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‘Miniature’ film about Lincolnshire seaside resort created by Stamford man Rich Beach

A filmmaker who portrays the ‘world in miniature’ has produced a second short film about Lincolnshire.

Rich Beach’s ‘Toy Town Stamford’ was shared thousands of times after it was released last year.

Now his film ‘Grimsby and Cleethorpes in Miniature’ is online, created as a quirky tourism video for North East Lincolnshire Council.

The film begins with people paddling in the sea by Cleethorpes Pier, taking a miniature train ride, walking along the coastal path, and paddle boarding in the sunshine on the Humber estuary.

Waltham Windmill, St Peter’s Church in Cleethorpes and the Grimsby Dock Tower all make an appearance, along with golfers putting on a ‘miniature’ green, shoppers visiting local businesses, and sunbathers on the beach.

Rich, who lives in Stamford, said: “After making the Little Town of Stamford film, I wanted to make more of these miniature style films, so I emailed councils and tourist boards around the country.

“I didn’t hear anything back until nine months later, when Discover North East Lincolnshire got in touch requesting a film to promote their tourist area.

"But it was the end of summer, and the weather man had announced the end of the good weather just the day before.”

Despite this, Rich booked a caravan at the Havens holiday park in Cleethorpes and arrived the next day to spend five days gathering the shots from a list of landmarks.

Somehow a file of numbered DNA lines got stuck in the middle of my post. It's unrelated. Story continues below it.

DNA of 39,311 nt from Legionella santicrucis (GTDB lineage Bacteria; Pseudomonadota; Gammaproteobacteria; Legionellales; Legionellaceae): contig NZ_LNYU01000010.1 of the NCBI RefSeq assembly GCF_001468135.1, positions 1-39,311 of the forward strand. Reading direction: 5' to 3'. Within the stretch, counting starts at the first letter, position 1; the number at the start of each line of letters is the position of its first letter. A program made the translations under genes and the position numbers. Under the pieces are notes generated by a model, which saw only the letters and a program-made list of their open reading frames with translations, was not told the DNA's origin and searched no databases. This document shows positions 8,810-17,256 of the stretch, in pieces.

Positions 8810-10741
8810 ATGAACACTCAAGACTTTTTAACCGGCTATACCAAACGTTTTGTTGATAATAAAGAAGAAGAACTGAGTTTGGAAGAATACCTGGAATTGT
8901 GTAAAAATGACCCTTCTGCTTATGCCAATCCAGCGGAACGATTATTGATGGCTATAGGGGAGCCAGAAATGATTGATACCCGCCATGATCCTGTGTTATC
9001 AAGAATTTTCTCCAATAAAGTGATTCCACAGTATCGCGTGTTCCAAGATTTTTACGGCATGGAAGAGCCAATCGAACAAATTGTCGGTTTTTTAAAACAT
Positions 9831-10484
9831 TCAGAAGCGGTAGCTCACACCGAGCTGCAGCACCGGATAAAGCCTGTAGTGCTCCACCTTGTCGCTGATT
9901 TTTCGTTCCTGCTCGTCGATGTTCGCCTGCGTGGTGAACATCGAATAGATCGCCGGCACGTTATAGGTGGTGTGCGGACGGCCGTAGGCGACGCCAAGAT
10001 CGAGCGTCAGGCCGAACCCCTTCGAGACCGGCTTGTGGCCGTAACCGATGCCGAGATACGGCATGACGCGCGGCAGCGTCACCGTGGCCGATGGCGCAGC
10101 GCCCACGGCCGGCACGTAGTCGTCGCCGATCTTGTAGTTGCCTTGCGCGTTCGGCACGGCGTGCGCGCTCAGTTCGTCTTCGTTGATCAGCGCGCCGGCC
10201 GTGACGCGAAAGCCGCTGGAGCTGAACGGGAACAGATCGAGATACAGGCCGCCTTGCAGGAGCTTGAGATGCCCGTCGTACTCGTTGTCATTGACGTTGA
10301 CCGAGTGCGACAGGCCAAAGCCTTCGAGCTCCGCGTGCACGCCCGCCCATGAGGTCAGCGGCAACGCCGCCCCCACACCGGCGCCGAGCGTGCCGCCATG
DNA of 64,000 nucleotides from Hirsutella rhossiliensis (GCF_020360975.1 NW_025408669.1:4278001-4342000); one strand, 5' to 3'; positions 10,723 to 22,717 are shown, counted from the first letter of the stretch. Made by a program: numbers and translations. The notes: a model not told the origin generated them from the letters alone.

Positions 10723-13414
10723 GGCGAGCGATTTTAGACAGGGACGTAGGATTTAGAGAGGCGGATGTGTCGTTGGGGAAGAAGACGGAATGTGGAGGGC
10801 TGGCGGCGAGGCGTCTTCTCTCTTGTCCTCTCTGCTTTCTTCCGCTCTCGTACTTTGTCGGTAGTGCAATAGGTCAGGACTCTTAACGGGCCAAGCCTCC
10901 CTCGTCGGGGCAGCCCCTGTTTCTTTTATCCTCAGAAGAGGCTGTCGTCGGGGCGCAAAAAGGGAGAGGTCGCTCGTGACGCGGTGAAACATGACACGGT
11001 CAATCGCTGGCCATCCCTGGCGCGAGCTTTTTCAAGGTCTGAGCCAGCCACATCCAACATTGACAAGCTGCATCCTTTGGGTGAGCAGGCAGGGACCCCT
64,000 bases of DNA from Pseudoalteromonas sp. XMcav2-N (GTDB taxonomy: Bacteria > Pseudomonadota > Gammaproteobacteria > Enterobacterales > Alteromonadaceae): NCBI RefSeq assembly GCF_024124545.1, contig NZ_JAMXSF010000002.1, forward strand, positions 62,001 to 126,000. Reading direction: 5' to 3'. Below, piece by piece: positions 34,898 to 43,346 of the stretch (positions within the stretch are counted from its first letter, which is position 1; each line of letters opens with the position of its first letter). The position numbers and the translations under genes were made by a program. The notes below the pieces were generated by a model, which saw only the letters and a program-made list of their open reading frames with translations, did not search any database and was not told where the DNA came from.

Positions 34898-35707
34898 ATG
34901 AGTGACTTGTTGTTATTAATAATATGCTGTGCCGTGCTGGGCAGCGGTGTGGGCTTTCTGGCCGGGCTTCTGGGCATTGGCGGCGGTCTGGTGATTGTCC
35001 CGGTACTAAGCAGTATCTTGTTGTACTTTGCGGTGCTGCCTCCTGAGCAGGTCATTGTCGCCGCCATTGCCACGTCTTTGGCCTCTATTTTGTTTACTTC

While morning filming was thwarted by mist rolling in off the sea, Rich was able to make good use of the afternoons, and his last day of filming was perfectly clear, meaning he could finish all the shots he needed.

Richard Beach. Photo: Lyndsay Ford Shutterbox
Richard Beach. Photo: Lyndsay Ford Shutterbox

"It was a joy to work on, to be honest, as I was essentially on holiday,” said Rich.

“I’m not the type to sit on a beach and do nothing, so this is probably what I would be doing anyway, if I was on holiday.

“I really enjoyed Cleethorpes, and most of what you see in the video is within a relatively small area, so getting around and seeing it all was simple. Grimsby is the other location in the film, but the landmarks were limited and not as easy to film.”

Waltham Windmill. Image: Rich Beach
Waltham Windmill. Image: Rich Beach

Rich used a lightweight drone and the same time-lapse technique he employed for his film of Stamford. But this time he added some new camera movements, such as where he tracked the miniature trains along the promenade.

Still images were taken every second, and when applied to a normal 24 frames per second video project, they became moving images, at 24 times normal speed.

Rich said: “This sped-up action adds to the toy town feel, as does the ‘tilt-shift’ effect applied to the image, which reduces the focus to a narrow band in the centre of the image.

Shoppers at the seaside resort. Image: Rich Beach
Shoppers at the seaside resort. Image: Rich Beach

“This tricks the brain into thinking what you’re looking at is small. If we look at small things very close up, everything around the subject becomes out of focus. This is why our brain is tricked by the effect.

“Adding heavy saturation to the image also boosts the effect, making subjects more toy-like.”

Rich has many ideas for new projects, and among them is to produce a ‘miniature’ video for the UK’s smallest county, Rutland.

Cars look like Matchbox toys. Image: Rich Beach
Cars look like Matchbox toys. Image: Rich Beach

“Hopefully, Rutland County Council is reading this,” he added. “Ready when you are!”.

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